Former WWE World Heavyweight Champion-turned-mixed martial artist Jack Swagger (real name Jake Hager) was recently a guest on Hall Of Famer Jim Ross’ podcast, “The Ross Report.” During the show, Hager discussed All Elite Wrestling, if he has spoken to Cody Rhodes about joining AEW, his WWE release in 2017, and fearing becoming a stereotypical broken-down pro wrestler. Here are the highlights:
All Elite Wrestling: “I could not be more excited about it,” Hager said. “I feel like it’s changing the landscape of professional wrestling. It’s providing competition. I know, Jim, you’re like me. I believe competition makes everyone better. So this is great for pro wrestlers. This is great for the boys in the back – it gives them some place to go, it gives them leverage.
“And it’s great for pro wrestling fans! It gives them different styles and shows the different artistic ways we can tell stories. I can’t put a finger on how guys like Kenny Omega, guys like The Young Bucks, guys like Cody, over the last two years have just become red-hot and just generated so much momentum.
“They’re just doing the right things at the right times and really making it a great time to be a pro wrestler.”
Speaking to Cody Rhodes about All Elite Wrestling: “I’ve kind of had my nose in training camp since September, so I haven’t talked with them about it too much, but here and there, I will talk with Cody and you can’t help but bring it up. I always think back to what [Chris] Jericho and Kenny Omega did for New Japan [Pro-Wrestling] last year for Wrestle Kingdom.
“I really feel like they worked everybody, that angle and it was really refreshing to see… it was 2018 at the time, but to see that in pro wrestling where people can still get hooked, still believe it.” Hager said, “I expect nothing but more of that and great matches from these guys.”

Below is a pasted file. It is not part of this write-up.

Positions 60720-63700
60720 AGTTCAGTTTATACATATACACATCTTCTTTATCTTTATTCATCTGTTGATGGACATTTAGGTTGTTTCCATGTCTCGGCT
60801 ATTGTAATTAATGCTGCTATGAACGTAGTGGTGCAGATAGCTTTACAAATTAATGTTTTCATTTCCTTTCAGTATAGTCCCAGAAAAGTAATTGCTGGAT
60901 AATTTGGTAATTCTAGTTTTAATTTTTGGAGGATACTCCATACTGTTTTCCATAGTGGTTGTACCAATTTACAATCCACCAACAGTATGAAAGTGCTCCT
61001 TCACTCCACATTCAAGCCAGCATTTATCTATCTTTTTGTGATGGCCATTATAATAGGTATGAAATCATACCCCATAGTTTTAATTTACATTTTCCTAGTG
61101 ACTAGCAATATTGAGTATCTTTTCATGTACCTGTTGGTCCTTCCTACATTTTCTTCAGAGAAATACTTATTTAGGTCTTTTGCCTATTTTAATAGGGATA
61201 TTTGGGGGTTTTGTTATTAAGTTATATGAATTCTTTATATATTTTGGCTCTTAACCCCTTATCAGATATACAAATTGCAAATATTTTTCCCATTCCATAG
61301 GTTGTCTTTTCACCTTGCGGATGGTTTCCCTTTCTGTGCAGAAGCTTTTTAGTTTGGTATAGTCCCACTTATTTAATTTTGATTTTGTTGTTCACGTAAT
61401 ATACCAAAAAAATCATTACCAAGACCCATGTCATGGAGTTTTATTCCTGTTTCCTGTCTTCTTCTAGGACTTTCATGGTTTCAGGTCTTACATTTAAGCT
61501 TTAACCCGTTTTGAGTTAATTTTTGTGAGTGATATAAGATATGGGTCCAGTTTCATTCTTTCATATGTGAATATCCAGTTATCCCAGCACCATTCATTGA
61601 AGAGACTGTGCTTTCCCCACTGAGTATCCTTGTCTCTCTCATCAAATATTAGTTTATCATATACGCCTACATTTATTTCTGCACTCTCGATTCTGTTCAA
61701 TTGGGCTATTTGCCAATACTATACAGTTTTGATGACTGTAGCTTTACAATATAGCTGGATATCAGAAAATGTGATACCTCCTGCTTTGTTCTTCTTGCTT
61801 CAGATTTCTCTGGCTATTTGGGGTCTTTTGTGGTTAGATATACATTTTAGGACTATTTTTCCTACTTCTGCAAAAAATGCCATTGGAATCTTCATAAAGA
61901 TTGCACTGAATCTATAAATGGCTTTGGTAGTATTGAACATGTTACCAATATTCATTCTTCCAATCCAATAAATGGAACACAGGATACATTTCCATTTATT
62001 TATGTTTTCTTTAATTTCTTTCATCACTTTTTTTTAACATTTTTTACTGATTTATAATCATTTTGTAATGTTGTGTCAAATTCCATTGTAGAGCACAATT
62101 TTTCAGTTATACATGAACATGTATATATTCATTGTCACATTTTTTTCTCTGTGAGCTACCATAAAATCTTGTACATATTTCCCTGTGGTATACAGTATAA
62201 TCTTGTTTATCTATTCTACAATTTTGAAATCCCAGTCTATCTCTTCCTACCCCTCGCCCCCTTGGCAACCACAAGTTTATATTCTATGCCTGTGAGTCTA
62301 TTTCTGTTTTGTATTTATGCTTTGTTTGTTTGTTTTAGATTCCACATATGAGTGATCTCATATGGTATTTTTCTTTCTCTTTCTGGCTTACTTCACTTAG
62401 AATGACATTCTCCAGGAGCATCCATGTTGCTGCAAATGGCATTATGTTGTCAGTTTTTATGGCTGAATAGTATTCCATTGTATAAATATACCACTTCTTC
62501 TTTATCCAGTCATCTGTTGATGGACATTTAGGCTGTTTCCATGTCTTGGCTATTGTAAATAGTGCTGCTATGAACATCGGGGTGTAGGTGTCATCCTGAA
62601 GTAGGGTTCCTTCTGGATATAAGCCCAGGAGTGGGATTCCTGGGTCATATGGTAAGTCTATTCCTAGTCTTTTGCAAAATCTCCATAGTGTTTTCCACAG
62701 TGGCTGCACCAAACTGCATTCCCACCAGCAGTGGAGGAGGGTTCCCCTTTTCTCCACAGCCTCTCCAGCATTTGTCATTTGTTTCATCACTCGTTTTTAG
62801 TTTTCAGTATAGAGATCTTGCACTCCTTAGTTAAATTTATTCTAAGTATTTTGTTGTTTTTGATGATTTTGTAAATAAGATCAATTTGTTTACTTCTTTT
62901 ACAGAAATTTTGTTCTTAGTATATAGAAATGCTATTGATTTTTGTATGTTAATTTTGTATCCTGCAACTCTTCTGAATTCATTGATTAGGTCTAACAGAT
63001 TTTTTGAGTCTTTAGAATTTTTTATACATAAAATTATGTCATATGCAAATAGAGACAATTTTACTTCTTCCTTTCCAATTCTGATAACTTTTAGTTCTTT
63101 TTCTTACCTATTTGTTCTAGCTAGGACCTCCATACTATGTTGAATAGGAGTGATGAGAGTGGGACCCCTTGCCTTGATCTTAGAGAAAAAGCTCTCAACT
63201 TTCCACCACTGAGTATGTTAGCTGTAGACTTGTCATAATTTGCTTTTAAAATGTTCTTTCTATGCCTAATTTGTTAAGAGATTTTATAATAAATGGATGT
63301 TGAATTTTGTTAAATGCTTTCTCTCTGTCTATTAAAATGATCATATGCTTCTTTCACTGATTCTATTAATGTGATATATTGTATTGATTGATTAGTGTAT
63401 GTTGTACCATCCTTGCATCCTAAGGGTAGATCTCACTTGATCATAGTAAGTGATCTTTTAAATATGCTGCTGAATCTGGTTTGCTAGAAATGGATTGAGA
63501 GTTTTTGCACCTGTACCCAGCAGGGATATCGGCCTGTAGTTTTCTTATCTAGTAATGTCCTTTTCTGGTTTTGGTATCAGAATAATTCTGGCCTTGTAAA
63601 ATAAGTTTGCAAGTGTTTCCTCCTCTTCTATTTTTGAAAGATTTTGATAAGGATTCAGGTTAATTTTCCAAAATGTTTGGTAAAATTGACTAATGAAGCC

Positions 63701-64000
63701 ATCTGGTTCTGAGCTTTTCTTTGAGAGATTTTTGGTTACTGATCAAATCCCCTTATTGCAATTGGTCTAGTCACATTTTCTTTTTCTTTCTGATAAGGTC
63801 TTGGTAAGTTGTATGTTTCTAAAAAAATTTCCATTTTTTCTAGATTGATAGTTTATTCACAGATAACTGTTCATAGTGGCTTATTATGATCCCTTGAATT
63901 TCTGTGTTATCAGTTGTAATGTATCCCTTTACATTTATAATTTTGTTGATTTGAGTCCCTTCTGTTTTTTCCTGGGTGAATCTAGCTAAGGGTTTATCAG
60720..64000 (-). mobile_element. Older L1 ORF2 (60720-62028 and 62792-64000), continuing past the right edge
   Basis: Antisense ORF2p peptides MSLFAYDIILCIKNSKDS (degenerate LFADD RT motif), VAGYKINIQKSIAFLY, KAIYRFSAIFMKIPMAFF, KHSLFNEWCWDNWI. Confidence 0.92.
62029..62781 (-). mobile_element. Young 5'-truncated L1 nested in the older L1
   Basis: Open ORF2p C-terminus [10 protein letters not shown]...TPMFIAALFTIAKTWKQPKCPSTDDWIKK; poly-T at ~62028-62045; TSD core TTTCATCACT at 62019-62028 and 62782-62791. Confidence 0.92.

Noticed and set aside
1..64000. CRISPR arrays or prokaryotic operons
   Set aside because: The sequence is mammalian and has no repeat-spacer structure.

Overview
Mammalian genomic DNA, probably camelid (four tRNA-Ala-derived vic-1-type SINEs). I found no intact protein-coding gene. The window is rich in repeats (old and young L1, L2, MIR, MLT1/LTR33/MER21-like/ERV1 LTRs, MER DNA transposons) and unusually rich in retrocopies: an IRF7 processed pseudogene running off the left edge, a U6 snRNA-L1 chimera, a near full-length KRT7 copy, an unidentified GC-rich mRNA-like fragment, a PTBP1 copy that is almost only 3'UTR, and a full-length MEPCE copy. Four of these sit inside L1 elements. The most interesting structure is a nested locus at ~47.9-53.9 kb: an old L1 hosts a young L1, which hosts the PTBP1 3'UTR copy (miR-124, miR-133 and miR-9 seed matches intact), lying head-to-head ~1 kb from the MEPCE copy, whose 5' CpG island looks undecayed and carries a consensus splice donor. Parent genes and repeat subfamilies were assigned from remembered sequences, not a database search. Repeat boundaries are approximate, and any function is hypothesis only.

His WWE release in 2017: “Of course now, a year-and-a-half, almost two years since I left the company, I have a different perspective than I did at the time when I was first leaving,” Hager said.
“When I was first leaving, [I was] angry, upset, wanting, want, want, want, and now I look back and there’s a lot that I could have done better to change that outcome. I learned my lesson and I see that and don’t make the same mistake twice.
“And, honestly, Jim, I’m happier than I ever have [been]. I’m home more with my kids and my family. I love being a dad. I love being a family man.”
Fearing becoming a stereotypical broken-down pro wrestler: “Honestly, Jim, going into that industry, it always terrified me to be one of those guys [leaving pro wrestling with no money and no family] after having it all,” Hager said.
“It’s a scary superstar type deal like be careful what you wish for. If you want to roll with the big dogs on the top level, it’s not all glitz and glamor. There [are] a lot of behind-the-scenes decisions that, one bad one could lead you down a path and it’s hard to reverse.”